Thursday, August 30, 2012

Interview with Sam of Against the Grain




 My interview with Sam Cruz of Against the Grain

In my last blog post I shared my interview with Paul of Apocalypse Brew Works. This week, I would like to share my interview with Sam Cruz - one of the founders of Against the Grain (aka AtG) of Louisville, KY. 

Against the Grain is a brewery that was founded by four friends who met at the Bluegrass Brewing Company. Against the Grain actually created a video to explain the 'completely true and epic origin of Against the Grain Brewery in Louisville, KY, chronicling the rise of "The Four." In other words, how Against the Grain came to be.


This is Sam

The member of the four that I was able to meet and speak with is Sam Cruz. Sam is a fellow who has a strong passion for the beer Against the Grain is brewing and the beer industry he is a part of. In this interview Sam shares how he got his start in the beer industry, his connection to and love for Chicago, and his excitement for the future of Against the Grain and the beer scene in Louisville.

Did you homebrew before you became a professional brewer?
I am a home brewer.  I have been home brewing since about 17 years old.

If so, for how long were you homebrewing before you made the jump to the professional ranks?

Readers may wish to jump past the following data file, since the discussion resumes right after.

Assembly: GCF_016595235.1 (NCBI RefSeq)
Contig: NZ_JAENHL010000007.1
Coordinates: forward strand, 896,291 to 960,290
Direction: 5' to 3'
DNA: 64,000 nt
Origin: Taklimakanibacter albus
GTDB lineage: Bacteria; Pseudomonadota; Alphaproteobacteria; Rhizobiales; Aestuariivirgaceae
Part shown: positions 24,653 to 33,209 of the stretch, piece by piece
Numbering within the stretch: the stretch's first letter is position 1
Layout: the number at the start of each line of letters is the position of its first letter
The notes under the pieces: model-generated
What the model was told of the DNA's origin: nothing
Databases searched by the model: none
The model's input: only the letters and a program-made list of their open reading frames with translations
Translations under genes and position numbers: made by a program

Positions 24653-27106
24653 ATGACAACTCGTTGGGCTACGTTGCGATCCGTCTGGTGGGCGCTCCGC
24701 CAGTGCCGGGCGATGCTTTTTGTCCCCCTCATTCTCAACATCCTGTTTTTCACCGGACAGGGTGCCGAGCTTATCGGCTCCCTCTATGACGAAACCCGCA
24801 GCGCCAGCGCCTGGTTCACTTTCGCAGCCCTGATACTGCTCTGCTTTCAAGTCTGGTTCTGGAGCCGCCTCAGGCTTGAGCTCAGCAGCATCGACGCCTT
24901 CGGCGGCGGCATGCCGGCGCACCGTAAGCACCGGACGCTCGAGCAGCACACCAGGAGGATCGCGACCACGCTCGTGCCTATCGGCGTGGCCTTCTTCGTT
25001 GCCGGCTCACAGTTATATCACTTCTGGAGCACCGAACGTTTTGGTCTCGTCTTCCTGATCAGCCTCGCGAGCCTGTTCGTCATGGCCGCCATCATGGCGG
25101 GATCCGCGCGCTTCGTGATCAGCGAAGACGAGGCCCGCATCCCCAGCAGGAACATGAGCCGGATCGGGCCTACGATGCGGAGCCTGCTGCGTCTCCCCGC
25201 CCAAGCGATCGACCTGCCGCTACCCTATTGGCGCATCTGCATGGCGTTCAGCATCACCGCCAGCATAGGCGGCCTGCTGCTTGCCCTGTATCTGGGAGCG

I took a job as the keg washer for Bluegrass Brewing Company in 2005.

Did someone introduce you to homebrewing or did you come upon it on your own?
I'll attribute my first exposure to  home brewing to a good friend and neighbor of mine growing up.  Brandt was about 8 years older than I and I idolized him.  So one day I dropped by to say hello and saw him brewing.  When I questioned him about what he was doing, he explained he had bought a kit to brew up beers that were unavailable in the market.  Of course, my being 17 and unaware of the range of styles of beer, was more interested making alcohol.  :)  So with a great idea to skirt the law and make my own beer for I and my friends, embarked on the journey of making beer.  Little did I know, I would fall in love with the art and science associated with it.

Is there a beer style that you enjoy brewing more than others?
Ive always enjoyed brewing with non-traditional ingredients.  So I'm not really hung up on any particular style.  Really, I enjoy the challenge of creating a procedure for a brew or perfecting something already in use.  Hence the love of nontraditional ingredients.

Do you recall the first beer that you had that made you go ''wow that is good!!'?
My first 'good' beer was probably Sierra Nevada Pale Ale.  On the first sip, I knew I was in love.  Sweet/Bitter crisp and balanced (although at the time, I'm sure I thought it was the hoppiest beer ever).

The Against the Grain sampler tray enjoyed during my visit

Before you considered becoming a brewer, what did you do for a living?

Sweet Irony....I was a counselor for adolescents in addiction recovery.  I know....weird.  I have always been interested the processes the brain goes through in addiction and recovery.  In addition, I feel like I have a keen sense of the importance of promoting responsibility when dealing with any alcohol.  We have been given a gift to create and enjoy alcohol, and it should not be taken for granted. 


How long have you been brewing professionally?

I have been in the commercial brewery profession at some capacity for about 11 years.